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Cardiac glycosides cause cytotoxicity in human macrophages and ameliorate white adipose tissue homeostasis

Title: Cardiac glycosides cause cytotoxicity in human macrophages and ameliorate white adipose tissue homeostasis
Authors: Olona, A
Hateley, C
Guerrero, A
Ko, J-H
Johnson, MR
Anand, PK
Thomas, D
Gil, J
Behmoaras, J
Item Type: Journal Article
Abstract: Background and purpose: Cardiac glycosides (CGs) inhibit the Na+,K+‐ATPase and are widely prescribed medicines for chronic heart failure and cardiac arrhythmias. Recently, CGs have been described to induce inflammasome activation and pyroptosis in human macrophages, suggesting a cytotoxicity that remains to be elucidated in tissues. Experimental approach: To determine the cell type specificity of CG‐mediated cytotoxicity, we used human primary monocyte‐derived macrophages (hMDMs) and non‐adherent peripheral blood cells isolated from healthy donors. Omental white adipose tissue (WAT) and stromal vascular fraction (SVF)‐derived pre‐adipocytes and adipocytes were isolated from obese patients undergoing bariatric surgery. All these primary cells/tissues were treated with nanomolar concentrations of ouabain (50nM, 100nM and 500nM) to investigate its degree of cytotoxicity and mechanisms leading to cell death. In WAT, we further explored the consequences of ouabain‐mediated cytotoxicity by measuring insulin sensitivity, adipose tissue function and extracellular matrix (ECM) deposition ex vivo. Key results: The ouabain‐induced cell death is through pyroptosis and apoptosis, and more efficient in hMDMs compared to non‐adherent PBMC populations. This selective cytotoxicity is dependent on K+ flux, as ouabain causes an intracellular depletion of K+, while inducing accumulation of Na+ and Ca2+ levels. Consistently, the cell‐death caused by these ion imbalances can be rescued by addition of potassium chloride in hMDMs. Remarkably, when WAT explants from obese patients are cultured with nanomolar concentrations of ouabain, this causes depletion of macrophages, down‐regulation of type VI collagen levels, and amelioration of insulin sensitivity ex vivo. Conclusions and implications: These results suggest that the usage of nanomolar concentration of CGs can be an attractive therapeutic avenue in metabolic syndrome characterised by pathogenic infiltration and activation of macrophages.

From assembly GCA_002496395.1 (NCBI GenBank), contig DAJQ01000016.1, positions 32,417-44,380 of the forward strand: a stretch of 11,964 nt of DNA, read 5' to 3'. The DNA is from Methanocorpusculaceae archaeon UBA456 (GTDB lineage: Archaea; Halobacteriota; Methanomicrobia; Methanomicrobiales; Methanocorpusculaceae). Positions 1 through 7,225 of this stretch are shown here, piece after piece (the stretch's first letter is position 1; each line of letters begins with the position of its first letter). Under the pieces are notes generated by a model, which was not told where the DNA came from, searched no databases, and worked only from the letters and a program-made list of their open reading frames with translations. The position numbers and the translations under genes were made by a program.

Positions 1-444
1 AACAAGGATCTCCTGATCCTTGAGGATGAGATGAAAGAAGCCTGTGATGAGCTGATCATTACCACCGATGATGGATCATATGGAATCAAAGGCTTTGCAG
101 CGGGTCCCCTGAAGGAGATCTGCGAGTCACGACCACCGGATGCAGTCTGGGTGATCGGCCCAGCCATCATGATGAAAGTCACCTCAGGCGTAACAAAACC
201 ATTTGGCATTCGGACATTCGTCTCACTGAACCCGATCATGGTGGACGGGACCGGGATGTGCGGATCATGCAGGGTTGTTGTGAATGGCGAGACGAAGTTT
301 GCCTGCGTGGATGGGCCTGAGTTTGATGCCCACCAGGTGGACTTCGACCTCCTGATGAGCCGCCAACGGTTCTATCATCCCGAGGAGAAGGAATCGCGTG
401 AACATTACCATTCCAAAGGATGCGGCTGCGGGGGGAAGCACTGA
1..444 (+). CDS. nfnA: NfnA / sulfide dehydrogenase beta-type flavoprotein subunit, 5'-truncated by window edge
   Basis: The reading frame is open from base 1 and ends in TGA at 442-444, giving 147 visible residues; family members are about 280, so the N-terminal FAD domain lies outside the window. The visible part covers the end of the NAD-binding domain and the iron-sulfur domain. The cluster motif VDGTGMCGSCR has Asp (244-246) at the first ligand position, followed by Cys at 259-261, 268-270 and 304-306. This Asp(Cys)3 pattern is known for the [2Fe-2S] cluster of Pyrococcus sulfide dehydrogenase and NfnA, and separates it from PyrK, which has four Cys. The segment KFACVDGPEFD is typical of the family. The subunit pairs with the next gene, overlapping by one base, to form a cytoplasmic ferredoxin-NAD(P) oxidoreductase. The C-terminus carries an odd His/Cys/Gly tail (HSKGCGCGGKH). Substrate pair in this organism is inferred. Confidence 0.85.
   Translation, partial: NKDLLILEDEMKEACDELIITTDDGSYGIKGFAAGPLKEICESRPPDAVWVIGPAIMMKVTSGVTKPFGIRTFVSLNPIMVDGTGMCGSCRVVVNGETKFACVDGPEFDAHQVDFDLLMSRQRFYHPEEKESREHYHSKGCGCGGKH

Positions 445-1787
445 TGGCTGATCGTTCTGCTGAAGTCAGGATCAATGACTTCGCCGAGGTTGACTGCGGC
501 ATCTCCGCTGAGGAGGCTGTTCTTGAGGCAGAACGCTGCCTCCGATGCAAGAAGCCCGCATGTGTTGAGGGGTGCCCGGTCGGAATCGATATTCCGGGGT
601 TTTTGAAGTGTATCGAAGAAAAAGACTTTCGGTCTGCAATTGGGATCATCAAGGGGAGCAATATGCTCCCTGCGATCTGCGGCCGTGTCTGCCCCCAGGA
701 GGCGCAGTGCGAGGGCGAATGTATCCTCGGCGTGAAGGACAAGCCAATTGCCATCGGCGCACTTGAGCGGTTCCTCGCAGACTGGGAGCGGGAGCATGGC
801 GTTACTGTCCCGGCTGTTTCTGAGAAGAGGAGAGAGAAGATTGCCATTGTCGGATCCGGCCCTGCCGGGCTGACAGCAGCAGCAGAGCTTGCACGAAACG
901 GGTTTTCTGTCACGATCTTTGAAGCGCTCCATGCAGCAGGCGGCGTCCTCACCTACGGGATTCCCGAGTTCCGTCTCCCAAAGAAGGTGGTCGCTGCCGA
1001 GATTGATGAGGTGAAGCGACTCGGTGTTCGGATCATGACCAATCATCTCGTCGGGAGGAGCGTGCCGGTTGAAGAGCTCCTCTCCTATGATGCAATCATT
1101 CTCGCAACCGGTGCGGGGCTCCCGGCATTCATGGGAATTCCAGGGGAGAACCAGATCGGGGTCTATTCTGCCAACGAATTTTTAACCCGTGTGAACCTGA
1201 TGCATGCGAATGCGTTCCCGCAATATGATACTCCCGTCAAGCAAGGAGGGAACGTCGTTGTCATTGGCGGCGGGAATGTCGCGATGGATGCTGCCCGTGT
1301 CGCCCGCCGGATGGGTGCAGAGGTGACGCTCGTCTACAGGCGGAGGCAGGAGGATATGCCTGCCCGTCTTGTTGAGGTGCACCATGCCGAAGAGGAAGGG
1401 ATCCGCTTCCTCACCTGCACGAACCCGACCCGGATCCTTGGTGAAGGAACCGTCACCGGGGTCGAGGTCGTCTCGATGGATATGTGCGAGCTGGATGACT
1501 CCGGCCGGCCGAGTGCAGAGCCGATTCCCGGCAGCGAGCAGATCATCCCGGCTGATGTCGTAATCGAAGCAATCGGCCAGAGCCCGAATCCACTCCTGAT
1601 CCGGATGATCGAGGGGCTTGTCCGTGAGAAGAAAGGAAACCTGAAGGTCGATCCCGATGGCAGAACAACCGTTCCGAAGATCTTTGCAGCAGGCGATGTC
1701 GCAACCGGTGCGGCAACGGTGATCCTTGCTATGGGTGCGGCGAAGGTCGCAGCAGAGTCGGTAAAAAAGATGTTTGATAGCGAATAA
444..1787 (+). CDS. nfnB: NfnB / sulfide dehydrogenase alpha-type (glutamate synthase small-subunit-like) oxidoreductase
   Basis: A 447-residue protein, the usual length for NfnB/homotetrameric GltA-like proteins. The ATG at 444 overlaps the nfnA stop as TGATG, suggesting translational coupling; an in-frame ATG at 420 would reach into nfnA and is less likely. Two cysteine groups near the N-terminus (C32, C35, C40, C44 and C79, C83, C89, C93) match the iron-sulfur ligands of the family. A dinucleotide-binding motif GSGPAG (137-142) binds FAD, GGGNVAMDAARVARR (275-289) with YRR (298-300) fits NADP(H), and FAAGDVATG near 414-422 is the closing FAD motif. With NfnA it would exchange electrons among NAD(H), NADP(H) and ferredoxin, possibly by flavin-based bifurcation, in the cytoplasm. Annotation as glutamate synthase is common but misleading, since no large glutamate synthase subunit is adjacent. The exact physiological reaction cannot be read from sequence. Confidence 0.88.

Issue Date: 1-May-2022
Date of Acceptance: 5-Feb-2021
URI: http://hdl.handle.net/10044/1/87810
DOI: 10.1111/bph.15423
ISSN: 0007-1188
Publisher: Wiley
Start Page: 1874
End Page: 1886
Journal / Book Title: British Journal of Pharmacology
Volume: 179
Issue: 9
Copyright Statement: © 2021 The Authors. British Journal of Pharmacology published by John Wiley & Sons Ltd on behalf of British Pharmacological Society. This is an open access article under the terms of the Creative Commons Attribution License, which permits use, distribution and reproduction in any medium, provided the original work is properly cited.
Sponsor/Funder: Medical Research Council (MRC)
Medical Research Council (MRC)
Medical Research Council (MRC)
Wellcome Trust
Medical Research Council (MRC)
Funder's Grant Number: MR/N01121X/1
MR/V027638/1
EP/V520354/1
206617/A/17/Z
MR/S00968X/1
Keywords: Science & Technology
Life Sciences & Biomedicine
Pharmacology & Pharmacy
cardiac glycosides
cell death
macrophages
obesity
ouabain
white adipose tissue
cardiac glycosides
cell death
macrophages
obesity
ouabain
white adipose tissue
Pharmacology & Pharmacy
1115 Pharmacology and Pharmaceutical Sciences
Publication Status: Published
Online Publication Date: 2021-03-04
Appears in Collections:Department of Immunology and Inflammation
Department of Infectious Diseases
Institute of Clinical Sciences
Faculty of Medicine
Department of Brain Sciences